Toys R Us built a kingdom and the world’s biggest toy store. Then, they lost it.

Toys R Us’ status as the most important toy store in town left it cavalier, if cocky at times, according to conversations with former employees, executives and industry insiders, who spoke to CNBC on the condition of anonymity. The story begins with Lazarus, the store’s visionary who wanted the “R” written backward — an ode to childlike scrawl. Lazarus, who has been described as one of the great merchants of his time, expanded a baby furniture store he owned into a toy store. In its heyday in th


Toys R Us’ status as the most important toy store in town left it cavalier, if cocky at times, according to conversations with former employees, executives and industry insiders, who spoke to CNBC on the condition of anonymity. The story begins with Lazarus, the store’s visionary who wanted the “R” written backward — an ode to childlike scrawl. Lazarus, who has been described as one of the great merchants of his time, expanded a baby furniture store he owned into a toy store. In its heyday in th
Toys R Us built a kingdom and the world’s biggest toy store. Then, they lost it. Cached Page below :
Company: cnbc, Activity: cnbc, Date: 2019-01-26  Authors: lauren hirsch, eduardo munoz, jacques m chenet, corbis, getty images, scott mlyn, peter foley, bloomberg, jason alden
Keywords: news, cnbc, companies, written, toy, biggest, toys, worlds, built, went, store, lost, stores, lazarus, world, week, kingdom, important


Toys R Us built a kingdom and the world's biggest toy store. Then, they lost it.

The toy emporium that Charles P. Lazarus envisioned has been reduced to dusty floors and empty shelves.

Much has been said about the demise of the toy empire, which this week announced its plan to liquidate. There have been fingers pointed at corporate raiders, Amazon and big-box stores. All contributed to its undoing.

Ultimately, though, Toys R Us’ collapse is a story of loyalty run dry. The store in its early days fostered devotion from customers and toymakers. In the end, it lost hold on both.

Toys R Us’ status as the most important toy store in town left it cavalier, if cocky at times, according to conversations with former employees, executives and industry insiders, who spoke to CNBC on the condition of anonymity. It didn’t invest in its stores, even as it was adding to the fleet, leaving it vulnerable when new competition moved in.

The story begins with Lazarus, the store’s visionary who wanted the “R” written backward — an ode to childlike scrawl. Lazarus, who has been described as one of the great merchants of his time, expanded a baby furniture store he owned into a toy store. By 1978, he had created a toy superstore large enough to become a public company.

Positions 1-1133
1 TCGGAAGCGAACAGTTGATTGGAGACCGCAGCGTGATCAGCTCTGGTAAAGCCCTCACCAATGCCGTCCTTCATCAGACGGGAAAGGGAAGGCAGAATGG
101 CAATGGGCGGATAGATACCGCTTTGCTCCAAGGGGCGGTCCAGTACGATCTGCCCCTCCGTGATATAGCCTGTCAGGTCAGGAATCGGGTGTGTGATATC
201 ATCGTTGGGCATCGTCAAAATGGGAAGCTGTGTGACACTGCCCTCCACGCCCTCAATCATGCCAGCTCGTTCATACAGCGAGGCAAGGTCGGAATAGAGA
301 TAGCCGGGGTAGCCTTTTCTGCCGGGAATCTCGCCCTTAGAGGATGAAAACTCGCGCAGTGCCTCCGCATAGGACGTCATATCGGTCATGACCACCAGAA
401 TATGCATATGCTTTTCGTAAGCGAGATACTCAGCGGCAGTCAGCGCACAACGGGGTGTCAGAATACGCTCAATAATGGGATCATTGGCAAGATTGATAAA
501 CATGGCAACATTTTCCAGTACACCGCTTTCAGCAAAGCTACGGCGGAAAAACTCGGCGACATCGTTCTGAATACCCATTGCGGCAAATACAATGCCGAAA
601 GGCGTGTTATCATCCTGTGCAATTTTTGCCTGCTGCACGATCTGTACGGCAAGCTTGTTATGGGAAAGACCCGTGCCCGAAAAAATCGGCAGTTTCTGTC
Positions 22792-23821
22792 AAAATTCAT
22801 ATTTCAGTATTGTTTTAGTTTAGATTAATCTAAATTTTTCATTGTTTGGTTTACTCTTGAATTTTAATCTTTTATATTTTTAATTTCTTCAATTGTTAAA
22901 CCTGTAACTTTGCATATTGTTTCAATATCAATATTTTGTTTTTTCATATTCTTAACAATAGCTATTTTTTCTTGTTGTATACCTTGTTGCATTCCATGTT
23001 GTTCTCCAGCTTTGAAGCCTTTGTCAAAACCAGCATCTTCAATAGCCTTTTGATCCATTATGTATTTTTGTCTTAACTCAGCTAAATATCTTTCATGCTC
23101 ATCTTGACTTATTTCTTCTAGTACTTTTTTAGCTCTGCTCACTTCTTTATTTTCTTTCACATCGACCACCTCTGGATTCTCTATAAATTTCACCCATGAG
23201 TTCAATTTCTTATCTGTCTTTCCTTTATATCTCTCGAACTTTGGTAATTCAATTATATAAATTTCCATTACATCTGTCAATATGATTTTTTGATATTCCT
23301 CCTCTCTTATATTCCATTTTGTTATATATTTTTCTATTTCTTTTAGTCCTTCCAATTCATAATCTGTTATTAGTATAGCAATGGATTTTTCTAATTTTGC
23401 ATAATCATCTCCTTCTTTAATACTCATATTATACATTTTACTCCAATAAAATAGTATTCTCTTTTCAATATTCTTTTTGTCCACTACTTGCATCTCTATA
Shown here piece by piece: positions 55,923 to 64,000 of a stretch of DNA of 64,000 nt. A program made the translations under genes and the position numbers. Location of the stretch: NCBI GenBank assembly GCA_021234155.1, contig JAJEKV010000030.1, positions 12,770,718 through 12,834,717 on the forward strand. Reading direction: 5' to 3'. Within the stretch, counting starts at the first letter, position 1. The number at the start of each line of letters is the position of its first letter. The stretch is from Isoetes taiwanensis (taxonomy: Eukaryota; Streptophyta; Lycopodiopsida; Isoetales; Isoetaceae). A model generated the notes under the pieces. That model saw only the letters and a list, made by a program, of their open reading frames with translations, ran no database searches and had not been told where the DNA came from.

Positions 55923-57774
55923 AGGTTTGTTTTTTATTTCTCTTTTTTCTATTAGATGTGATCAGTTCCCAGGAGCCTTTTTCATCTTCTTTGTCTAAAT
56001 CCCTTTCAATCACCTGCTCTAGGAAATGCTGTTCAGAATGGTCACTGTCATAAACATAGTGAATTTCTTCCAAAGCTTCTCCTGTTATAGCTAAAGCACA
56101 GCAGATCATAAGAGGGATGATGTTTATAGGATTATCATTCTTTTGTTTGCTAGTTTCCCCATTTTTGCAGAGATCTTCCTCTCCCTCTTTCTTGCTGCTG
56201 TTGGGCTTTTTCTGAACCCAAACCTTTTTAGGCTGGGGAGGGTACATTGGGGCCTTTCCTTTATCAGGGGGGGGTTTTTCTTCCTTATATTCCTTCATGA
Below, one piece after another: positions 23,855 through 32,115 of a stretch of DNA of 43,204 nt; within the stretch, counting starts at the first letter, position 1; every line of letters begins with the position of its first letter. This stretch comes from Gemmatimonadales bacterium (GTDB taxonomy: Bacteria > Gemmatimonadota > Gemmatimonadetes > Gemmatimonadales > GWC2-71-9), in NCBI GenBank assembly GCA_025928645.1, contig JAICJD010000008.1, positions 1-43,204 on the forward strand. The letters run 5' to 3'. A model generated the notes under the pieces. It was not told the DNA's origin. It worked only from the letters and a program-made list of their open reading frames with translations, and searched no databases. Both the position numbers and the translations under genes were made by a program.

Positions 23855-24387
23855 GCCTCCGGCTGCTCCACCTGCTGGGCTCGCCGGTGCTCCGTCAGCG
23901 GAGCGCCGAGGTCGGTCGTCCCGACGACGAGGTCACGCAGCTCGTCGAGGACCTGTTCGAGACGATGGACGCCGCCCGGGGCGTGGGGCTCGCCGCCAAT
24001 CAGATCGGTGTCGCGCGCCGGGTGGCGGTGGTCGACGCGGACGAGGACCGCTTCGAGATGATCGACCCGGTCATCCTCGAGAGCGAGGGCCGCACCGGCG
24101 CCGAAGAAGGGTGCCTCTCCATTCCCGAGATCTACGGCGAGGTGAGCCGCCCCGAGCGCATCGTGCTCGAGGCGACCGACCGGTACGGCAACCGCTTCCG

In its heyday in the 1980s and 1990s, it was the most important toy store in the country, if not the world. Its strength grew as competitors Kiddie City and Child World went out of business.


Company: cnbc, Activity: cnbc, Date: 2019-01-26  Authors: lauren hirsch, eduardo munoz, jacques m chenet, corbis, getty images, scott mlyn, peter foley, bloomberg, jason alden
Keywords: news, cnbc, companies, written, toy, biggest, toys, worlds, built, went, store, lost, stores, lazarus, world, week, kingdom, important


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Walgreens and Humana are reportedly in talks to take stakes in each other

Drugstore chain Walgreens Boots Alliance and health insurer Humana are in preliminary talks to take stakes in each other, the Wall Street Journal reported Tuesday, citing unnamed sources. The report cautioned that such talks are preliminary, and there is no guarantee of a deal. Shares of Walgreens were up less than 1 percent in trading after the market’s close, while shares of Humana were unchanged. Pharmacy sales account for almost 70 percent of Walgreens’ U.S. revenue. In the less competitive


Drugstore chain Walgreens Boots Alliance and health insurer Humana are in preliminary talks to take stakes in each other, the Wall Street Journal reported Tuesday, citing unnamed sources. The report cautioned that such talks are preliminary, and there is no guarantee of a deal. Shares of Walgreens were up less than 1 percent in trading after the market’s close, while shares of Humana were unchanged. Pharmacy sales account for almost 70 percent of Walgreens’ U.S. revenue. In the less competitive
Walgreens and Humana are reportedly in talks to take stakes in each other Cached Page below :
Company: cnbc, Activity: cnbc, Date: 2018-11-20  Authors: lauren hirsch, robert ferris, christopher lee, bloomberg, getty images
Keywords: news, cnbc, companies, stakes, online, preliminary, pharmacy, healthcare, humana, reportedly, talks, health, walgreens, sales, report


Walgreens and Humana are reportedly in talks to take stakes in each other

Drugstore chain Walgreens Boots Alliance and health insurer Humana are in preliminary talks to take stakes in each other, the Wall Street Journal reported Tuesday, citing unnamed sources.